Q Acous­tics M3 Re­view

By all rights, the new Q Acous­tics M3 sound­bar should have a five-star re­view in the bag.

SoundMag - - Contents - By What Hi-Fi?

Af­ter all, it builds upon the Q Acous­tics Me­dia 4, which has been our favourite bud­get sound­bar (and Award-win­ner) since 2014.

An up­dated and sleeker de­sign, ex­tra fea­tures such as an HDMI in­put, and a clearer, more de­tailed sound should all point to the M3 eas­ily beat­ing its older sib­ling.

And yet there’s only $100 dif­fer­ence be­tween them, which means that things haven’t quite gone the way Q Acous­tics would have wanted for this $599 sound­bar.


That said, the new Q Acous­tics M3 im­proves on the Me­dia 4 in many ways, the most ob­vi­ous of which is the de­sign. The M3 looks sleek and mod­ern.

It’s an im­prove­ment upon the Me­dia 4’s rather awk­ward trape­zoid shape, which has been slimmed down to some­thing more sen­si­ble and bar-like in the new ver­sion.

Build qual­ity is suit­ably sturdy, and the svelte shape is all the more im­pres­sive con­sid­er­ing the M3 houses the same large el­lip­ti­cal sub­woofer driver from the Me­dia 4 in the back of the unit. This negates the need for an ex­ter­nal sub and keeps things tidy.

Two BMR (Bal­anced Mode Ra­di­a­tor) driv­ers han­dle the left and right chan­nels, and though a touch smaller than those in the Me­dia 4 (5.8cm in­stead of 6.5cm), they con­tinue to pro­vide a wide dis­per­sion of sound.


Any­one dis­ap­pointed in the lack of HDMI in­puts in the Me­dia 4 will be pleased to know that the M3 has one in­cluded on the back of the unit.

It sup­ports Au­dio Re­turn Chan­nel (ARC) as well, so you’ll be able to feed sound from the TV di­rectly into it and sync up con­trol so you need use only one re­mote.

Other con­nec­tions in­clude an op­ti­cal in­put (which can sup­port up to 24-bit/96kHz mu­sic files), a pair of ana­logue RCA in­puts and a 3.5mm socket to plug in other sources.

For those want­ing to stream songs wire­lessly from their many smart de­vices, aptX Blue­tooth makes the process fast and pain­less.

The LED around the bar’s power button lights up with dif­fer­ent colours depend­ing on the in­put used: pur­ple for HDMI, white for op­ti­cal, blue for aptX Blue­tooth, and green for line in. It’s a nice touch. The top con­trol but­tons have been re­designed as well, but they re­main re­spon­sive.

The M3 comes with a tiny credit card-style re­mote. It’s vir­tu­ally un­changed from the old re­mote, but that’s a good thing: the sound­bar is bliss­fully sim­ple to use and the re­mote, while ba­sic, is re­spon­sive with all con­trols.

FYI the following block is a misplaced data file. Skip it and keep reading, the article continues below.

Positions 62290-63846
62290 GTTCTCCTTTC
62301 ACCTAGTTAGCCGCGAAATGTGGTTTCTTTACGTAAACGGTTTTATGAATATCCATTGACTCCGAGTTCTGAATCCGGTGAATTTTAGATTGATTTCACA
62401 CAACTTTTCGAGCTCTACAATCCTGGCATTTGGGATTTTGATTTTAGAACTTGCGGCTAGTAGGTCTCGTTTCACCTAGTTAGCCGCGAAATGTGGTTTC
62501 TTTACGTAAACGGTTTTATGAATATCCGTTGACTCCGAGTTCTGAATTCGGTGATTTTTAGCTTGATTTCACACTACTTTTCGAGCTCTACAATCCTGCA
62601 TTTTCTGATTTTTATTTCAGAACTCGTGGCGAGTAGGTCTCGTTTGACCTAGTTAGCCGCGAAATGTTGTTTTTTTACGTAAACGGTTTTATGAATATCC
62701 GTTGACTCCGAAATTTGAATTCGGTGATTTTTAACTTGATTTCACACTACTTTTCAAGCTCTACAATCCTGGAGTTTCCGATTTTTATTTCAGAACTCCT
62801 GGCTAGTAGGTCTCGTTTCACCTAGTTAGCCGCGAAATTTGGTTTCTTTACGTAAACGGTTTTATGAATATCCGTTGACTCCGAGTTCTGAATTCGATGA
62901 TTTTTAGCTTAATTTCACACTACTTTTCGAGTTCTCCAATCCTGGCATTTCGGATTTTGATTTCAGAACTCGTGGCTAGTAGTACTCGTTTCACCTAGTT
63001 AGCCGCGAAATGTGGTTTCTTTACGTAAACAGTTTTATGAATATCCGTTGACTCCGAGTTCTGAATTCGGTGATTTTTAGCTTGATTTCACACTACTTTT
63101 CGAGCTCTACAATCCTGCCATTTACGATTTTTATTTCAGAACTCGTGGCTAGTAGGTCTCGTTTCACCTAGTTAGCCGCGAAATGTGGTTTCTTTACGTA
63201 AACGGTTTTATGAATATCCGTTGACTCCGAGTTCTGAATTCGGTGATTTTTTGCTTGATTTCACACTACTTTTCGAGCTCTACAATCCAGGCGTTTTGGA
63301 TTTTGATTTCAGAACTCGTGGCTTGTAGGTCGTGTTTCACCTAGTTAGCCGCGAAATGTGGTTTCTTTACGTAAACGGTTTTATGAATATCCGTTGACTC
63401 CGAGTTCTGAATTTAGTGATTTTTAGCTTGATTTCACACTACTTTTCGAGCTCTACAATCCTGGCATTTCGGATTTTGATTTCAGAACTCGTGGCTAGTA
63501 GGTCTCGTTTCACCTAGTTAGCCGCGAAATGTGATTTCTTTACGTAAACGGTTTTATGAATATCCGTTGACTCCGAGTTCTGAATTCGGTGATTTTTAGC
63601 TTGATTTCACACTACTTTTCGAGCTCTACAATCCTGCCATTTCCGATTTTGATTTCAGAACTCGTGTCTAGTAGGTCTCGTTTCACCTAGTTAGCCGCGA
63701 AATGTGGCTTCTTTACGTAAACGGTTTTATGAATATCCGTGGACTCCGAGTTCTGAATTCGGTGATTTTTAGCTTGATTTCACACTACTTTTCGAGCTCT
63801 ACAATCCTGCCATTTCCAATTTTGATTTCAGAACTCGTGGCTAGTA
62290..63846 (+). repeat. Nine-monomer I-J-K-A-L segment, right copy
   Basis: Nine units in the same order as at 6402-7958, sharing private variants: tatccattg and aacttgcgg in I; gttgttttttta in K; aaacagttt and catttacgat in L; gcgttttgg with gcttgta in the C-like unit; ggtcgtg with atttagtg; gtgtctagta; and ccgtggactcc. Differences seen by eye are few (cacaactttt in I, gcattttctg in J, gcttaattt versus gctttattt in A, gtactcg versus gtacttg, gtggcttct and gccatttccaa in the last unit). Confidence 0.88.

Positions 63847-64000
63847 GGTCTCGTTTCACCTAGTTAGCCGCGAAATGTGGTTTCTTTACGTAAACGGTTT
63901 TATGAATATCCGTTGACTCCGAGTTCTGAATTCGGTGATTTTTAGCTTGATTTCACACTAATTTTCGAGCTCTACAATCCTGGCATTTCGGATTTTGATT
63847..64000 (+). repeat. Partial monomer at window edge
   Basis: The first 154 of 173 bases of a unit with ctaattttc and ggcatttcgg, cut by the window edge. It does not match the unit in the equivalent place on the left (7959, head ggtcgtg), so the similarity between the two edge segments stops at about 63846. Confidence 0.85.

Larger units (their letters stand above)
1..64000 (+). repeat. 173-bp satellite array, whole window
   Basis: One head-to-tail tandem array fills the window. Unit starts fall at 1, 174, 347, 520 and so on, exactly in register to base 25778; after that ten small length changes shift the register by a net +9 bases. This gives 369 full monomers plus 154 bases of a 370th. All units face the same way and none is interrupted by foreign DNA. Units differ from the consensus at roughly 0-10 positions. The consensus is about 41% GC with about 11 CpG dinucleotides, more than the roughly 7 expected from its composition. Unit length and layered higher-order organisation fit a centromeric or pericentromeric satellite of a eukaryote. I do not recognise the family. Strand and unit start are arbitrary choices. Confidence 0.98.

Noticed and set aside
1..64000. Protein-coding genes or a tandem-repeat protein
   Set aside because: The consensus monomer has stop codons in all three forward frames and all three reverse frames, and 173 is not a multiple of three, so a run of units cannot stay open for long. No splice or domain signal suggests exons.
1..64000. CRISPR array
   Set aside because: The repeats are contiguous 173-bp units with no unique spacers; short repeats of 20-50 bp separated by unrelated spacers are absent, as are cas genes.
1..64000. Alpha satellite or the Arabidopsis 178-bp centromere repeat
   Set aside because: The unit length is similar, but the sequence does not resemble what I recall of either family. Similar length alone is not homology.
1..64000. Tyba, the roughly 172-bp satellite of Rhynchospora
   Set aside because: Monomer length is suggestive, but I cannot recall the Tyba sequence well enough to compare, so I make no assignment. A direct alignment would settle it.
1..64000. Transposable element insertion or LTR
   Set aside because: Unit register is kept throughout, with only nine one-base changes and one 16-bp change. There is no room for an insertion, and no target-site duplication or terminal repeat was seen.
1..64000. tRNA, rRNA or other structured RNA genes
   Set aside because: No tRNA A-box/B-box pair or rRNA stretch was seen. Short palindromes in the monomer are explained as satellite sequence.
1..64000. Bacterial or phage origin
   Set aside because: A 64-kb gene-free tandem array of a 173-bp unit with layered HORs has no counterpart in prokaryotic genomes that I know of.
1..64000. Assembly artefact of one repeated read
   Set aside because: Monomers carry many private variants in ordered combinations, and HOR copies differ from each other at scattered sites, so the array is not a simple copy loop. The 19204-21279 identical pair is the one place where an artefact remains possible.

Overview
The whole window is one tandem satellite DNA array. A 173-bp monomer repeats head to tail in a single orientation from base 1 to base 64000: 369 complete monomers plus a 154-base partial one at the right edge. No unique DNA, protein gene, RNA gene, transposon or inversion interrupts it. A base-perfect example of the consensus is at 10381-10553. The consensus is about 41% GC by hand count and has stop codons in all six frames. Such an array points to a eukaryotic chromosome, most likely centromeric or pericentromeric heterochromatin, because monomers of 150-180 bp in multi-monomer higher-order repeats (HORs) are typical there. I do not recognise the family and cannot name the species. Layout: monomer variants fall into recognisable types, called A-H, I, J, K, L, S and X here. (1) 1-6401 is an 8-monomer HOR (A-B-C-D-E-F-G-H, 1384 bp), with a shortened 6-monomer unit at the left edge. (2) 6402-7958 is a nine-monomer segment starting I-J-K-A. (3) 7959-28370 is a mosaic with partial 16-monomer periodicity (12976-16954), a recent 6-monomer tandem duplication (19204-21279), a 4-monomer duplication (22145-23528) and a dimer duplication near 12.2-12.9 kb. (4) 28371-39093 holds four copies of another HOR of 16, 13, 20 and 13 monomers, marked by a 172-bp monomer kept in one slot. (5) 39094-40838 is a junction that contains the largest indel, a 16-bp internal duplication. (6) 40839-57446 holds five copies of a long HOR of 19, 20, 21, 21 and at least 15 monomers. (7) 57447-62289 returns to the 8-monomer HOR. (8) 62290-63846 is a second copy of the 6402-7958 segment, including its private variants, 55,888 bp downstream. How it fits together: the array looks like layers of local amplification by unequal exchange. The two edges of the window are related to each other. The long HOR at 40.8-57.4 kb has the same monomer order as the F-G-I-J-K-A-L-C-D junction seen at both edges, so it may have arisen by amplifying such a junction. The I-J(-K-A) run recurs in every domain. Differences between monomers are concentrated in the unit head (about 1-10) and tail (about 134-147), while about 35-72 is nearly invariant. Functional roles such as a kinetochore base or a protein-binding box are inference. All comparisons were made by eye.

One new ad­di­tion is the ‘MoviEQ’ sound mode, which is claimed to en­hance movie sound­tracks (trans­la­tion: more ‘oomph’ to the bass).

Con­sid­er­ing the M3 al­ready has an abun­dance of bass that doesn’t need ex­ag­ger­at­ing, we’d steer clear of this mode - the nor­mal ‘stereo’ mode works just fine.


We start with the John Wick Blu-ray and in­stantly find our­selves drawn into the big, rich sound that goes well be­yond the sound­bar’s mod­est pro­por­tions.

The M3’s full-bod­ied char­ac­ter means there’s plenty of meat to sink your teeth into when bul­lets fly and punches are thrown.

Di­a­logue is clear and di­rect, too, with enough nu­ance com­ing through to dis­cern the dead­pan de­liv­ery from the hard­ened as­sas­sins.

The M3 de­liv­ers the brood­ing sound­track’s crunchy gui­tar riffs and thump­ing drum beats with plenty of power.

At this price, the M3’s clos­est ri­val is from within Q Acous­tics’ range of sound­bars, namely the Me­dia 4.

While the pierc­ing edge of shat­ter­ing glass, squeal­ing tyres and ping­ing bul­lets sounds crisp and at­tack­ing through the M3, the Me­dia 4 sounds even clearer and more de­tailed.

What lets the M3 down is a boom­ing qual­ity to the sound that spoils the oth­er­wise de­cent bal­ance. Clar­ity and or­gan­i­sa­tion isn’t en­tirely com­pro­mised, there’s just a lit­tle tub­bi­ness around the midrange that sounds a touch un­gainly.

It’s present through­out, and sticks out like a sore thumb, re­gard­less of the type of mu­sic you lis­ten to. There’s no such sonic tub­bi­ness on the Me­dia 4.

The M3 also fal­ters on rhyth­mic abil­ity. The edges of notes don’t stop and start as pre­cisely as they do on the Me­dia 4, nor does it han­dle dy­namic shifts with the sub­tlety needed to build up ten­sion in songs like The Dead Weather’s 60 Feet Tall. The Me­dia 4 sim­ply times bet­ter. It has a bet­ter sense of rhythm, and of how in­stru­ments should gel to­gether.

It’s that ef­fort­lessly mu­si­cal and sub­tle touch that ul­ti­mately makes the Me­dia 4 a more en­gag­ing and im­mer­sive lis­ten with movies and mu­sic alike.


The Me­dia 4’s con­tin­ued dom­i­nance means that the M3’s short­com­ings are un­der in­tense scru­tiny. If it weren’t for that boom­ing bass, the new M3 would have fared bet­ter.

Then there’s the mat­ter of price. The Q Acous­tics M3 costs $599 – just $100 shy of the Me­dia 4. As the M3 isn’t a di­rect re­place­ment for the Me­dia 4, it’s a bit baf­fling that they are al­most the same price. In a straight com­par­i­son, the Me­dia 4 is still the sound­bar we’d rec­om­mend and is well worth that ex­tra $100.

The M3 has plenty go­ing for it in terms of its smart de­sign and clear, rich pre­sen­ta­tion. It’s def­i­nitely a step in the right di­rec­tion in some re­spects - but it needs to of­fer a bet­ter over­all per­for­mance to step out of the Me­dia 4’s long (and dis­tin­guished) shadow.


Price: $599

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